But, now?  The more we talked, the more it seemed like the perfect idea.  And so. yesterday, Farmer Nyel was back on chicken duty!  And rhododendron-trimming duty.  And if he’s not careful, mail-fetching and even grocery-shopping duty!  (I jest, but the batteries — two of them — will take him twelve miles before they need to be recharged.  I’m sure Jack’s is only about five miles away…)

We are SO grateful for the generosity of whoever you are out there!  You have no idea how the atmosphere in and out of the coop has changed!  Overnight!  The girls and I are ever-grateful, to say nothing of Farmer Nyel.

Paul, Me, and Oysters Three!

Tuesday, August 20th, 2019

Paul Brent

Artist Paul Brent and I have a special relationship.  It has to do with oysters.  But not in the way you might think.  It has nothing to do with eating oysters and certainly nothing to do with growing oysters or even gathering them.  It has more to do with their shells.

As I’ve written now and then,  for 160+ years Oysterville’s economy has been based upon three different varieties of oysters.  The pioneers here made their living by shipping Native oysters (Ostrea lurida) to gold-rich San Francisco in the 1850s and ’60s.  By the turn of the century, when those little Natives were depleted to the extent that they were no longer economically viable, the oystermen began importing oyster seed from Chesapeake Bay.

By Paul Brent

Those young Easterns (Crassostrea virginica) thrived and reached harvestable size, but they did not propagate well in the cold Willapa Bay waters.  However, the growers continued importing them, though prices for the little oysters were high and freight costs exorbitant.  The death knell for Easterns here came in the summer of 1919 when an unexplained environmental event in the Bay destroyed virtually all of the oysters.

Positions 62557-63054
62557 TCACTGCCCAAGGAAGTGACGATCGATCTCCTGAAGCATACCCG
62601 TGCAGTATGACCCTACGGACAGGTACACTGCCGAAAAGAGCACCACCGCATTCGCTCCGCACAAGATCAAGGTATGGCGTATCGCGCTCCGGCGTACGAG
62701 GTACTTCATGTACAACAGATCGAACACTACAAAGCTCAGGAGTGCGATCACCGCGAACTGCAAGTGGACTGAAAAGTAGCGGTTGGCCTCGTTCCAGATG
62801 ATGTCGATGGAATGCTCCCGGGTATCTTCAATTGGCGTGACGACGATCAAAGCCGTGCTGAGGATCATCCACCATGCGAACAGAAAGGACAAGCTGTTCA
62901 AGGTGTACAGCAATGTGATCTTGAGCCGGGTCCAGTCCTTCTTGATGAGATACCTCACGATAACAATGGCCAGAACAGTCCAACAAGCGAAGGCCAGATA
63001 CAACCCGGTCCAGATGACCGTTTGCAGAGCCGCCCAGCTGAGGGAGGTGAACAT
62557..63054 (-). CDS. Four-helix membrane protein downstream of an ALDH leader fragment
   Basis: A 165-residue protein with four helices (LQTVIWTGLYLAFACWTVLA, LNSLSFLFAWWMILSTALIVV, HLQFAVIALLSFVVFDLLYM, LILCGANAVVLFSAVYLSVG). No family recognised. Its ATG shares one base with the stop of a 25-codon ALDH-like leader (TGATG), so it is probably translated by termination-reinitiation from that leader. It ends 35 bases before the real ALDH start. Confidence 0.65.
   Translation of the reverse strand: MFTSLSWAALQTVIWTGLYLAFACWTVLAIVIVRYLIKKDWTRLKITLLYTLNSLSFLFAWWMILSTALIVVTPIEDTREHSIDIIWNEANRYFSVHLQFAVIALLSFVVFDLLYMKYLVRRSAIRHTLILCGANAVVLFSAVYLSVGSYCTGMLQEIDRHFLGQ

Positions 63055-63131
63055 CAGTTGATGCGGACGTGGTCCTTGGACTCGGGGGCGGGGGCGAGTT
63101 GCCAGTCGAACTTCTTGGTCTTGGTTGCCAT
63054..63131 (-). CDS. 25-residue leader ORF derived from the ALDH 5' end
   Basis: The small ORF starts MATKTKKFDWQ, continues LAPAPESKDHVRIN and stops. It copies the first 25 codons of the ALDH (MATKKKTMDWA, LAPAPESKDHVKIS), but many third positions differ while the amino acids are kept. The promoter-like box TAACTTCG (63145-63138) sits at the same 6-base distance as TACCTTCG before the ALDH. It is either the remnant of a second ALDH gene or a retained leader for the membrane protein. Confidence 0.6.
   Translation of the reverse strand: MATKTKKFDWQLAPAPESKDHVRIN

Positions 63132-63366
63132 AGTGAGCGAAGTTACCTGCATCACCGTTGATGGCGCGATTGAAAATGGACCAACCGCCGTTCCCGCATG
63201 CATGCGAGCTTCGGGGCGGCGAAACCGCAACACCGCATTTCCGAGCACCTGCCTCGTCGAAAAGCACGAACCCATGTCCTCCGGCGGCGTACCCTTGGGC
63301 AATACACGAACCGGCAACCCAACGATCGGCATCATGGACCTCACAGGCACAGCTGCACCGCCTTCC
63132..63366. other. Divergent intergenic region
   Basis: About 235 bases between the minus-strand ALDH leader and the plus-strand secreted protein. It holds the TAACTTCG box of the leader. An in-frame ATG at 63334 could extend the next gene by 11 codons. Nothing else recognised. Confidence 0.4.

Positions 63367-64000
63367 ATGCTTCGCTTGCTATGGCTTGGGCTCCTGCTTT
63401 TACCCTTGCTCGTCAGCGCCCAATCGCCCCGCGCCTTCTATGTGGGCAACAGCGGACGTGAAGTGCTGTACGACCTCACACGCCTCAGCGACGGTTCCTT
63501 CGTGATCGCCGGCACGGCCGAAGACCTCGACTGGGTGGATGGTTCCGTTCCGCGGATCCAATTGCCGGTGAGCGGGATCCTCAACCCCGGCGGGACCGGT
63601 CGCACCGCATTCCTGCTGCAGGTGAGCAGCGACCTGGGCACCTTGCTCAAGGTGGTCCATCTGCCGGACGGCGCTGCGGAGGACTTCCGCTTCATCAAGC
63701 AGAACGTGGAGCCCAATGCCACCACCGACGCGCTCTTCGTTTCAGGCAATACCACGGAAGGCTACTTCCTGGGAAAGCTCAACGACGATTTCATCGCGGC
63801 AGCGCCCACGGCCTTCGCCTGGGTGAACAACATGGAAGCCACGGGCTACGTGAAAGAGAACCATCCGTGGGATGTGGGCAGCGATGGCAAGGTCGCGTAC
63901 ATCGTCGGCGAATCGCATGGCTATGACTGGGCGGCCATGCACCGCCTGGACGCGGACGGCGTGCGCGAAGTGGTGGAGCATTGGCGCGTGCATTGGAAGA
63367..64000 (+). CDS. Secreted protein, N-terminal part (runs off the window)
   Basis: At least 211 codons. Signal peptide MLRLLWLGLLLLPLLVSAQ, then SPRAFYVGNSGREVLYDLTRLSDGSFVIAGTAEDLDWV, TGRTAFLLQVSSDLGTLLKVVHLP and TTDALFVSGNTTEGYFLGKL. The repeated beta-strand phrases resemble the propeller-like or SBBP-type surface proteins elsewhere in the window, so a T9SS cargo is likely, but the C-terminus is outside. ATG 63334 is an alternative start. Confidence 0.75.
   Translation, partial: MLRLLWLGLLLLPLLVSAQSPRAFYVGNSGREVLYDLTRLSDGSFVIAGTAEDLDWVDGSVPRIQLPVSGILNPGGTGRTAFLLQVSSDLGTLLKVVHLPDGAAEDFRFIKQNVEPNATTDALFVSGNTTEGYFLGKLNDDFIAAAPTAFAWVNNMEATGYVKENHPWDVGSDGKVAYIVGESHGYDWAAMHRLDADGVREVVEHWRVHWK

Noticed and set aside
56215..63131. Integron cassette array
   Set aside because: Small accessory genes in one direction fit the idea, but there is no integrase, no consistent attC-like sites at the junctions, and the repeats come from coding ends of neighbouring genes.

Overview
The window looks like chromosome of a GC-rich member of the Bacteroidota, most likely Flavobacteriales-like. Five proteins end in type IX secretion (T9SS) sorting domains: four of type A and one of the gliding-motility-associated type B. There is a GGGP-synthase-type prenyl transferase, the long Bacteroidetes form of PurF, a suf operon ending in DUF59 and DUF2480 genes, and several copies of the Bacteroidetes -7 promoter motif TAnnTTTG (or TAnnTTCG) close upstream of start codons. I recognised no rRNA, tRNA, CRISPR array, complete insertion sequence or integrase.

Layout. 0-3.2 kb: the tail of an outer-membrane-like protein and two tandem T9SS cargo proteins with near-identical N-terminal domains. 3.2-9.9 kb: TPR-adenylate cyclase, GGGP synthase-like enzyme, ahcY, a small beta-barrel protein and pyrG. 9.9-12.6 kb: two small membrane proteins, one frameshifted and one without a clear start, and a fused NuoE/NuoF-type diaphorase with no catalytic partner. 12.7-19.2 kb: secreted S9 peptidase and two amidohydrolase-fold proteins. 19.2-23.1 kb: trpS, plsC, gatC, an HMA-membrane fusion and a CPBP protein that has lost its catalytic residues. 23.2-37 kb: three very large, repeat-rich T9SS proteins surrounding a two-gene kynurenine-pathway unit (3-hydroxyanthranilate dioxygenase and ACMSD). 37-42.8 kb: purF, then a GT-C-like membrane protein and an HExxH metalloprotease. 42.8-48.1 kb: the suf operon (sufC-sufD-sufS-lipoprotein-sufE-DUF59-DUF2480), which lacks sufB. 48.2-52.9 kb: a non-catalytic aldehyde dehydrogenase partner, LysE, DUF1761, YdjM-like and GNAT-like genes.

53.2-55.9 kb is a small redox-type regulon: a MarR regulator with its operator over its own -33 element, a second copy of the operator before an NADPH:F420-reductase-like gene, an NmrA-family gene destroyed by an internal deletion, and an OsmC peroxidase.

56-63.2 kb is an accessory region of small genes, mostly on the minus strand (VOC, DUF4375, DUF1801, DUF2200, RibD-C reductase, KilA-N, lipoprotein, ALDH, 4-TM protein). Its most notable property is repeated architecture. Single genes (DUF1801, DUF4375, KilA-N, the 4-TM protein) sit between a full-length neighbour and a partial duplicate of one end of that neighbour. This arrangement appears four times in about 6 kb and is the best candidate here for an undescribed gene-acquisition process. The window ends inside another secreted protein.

Enter Trevor Kindaid, a marine biologist from the University of Washington, who brought students here to experiment with imported seed of the Japanese oyster (Crassastreaa gigas). They thrived (but, for years, did not propagate consistently) in our bay.  Each case of seed (baby oysters attached to pieces of old oyster shell) could produce 150 gallons of fresh oyster meat and, in the first years, oysters matured to marketable size within 18 months. Though the onset of World War II put a temporary halt to imports of seed cases from Japan, oyster growers managed to maintain production until 1948 when seed imports resumed.  Today, of course, it’s a whole new ballgame what with hatcheries and “designer” oysters and triploids and I don’t know what all.

Painting by Paul Brent

About the time I met Paul (at an early Art Walk at the Port of Ilwaco) I was teaching a class on Oysterville history and I was especially interested in our economy and development as it paralleled the various decades of oyster production in Willapa Bay.  As visual aids,  I had examples of Native oyster shells (tiny!) and Japanese shells (huge!) but none of an Eastern (medium sized, but a bit different in thickness).  Somehow Paul and I got to talking about that.  “There are lots of ‘Easterns’ in Florida!  When I go home, I’ll send you some shells.”  And he did.

Yesterday, he sent me more oyster shells – of the photo variety, through email —  paintings, inspired he said, from something he saw during the recent Music in the Gardens Tour.  I love these paintings!!  Even more than I love oysters!  Thank you Paul.  I’m so glad you and Lana Jane now have homes on both coasts and that our friendship has transcended oysters!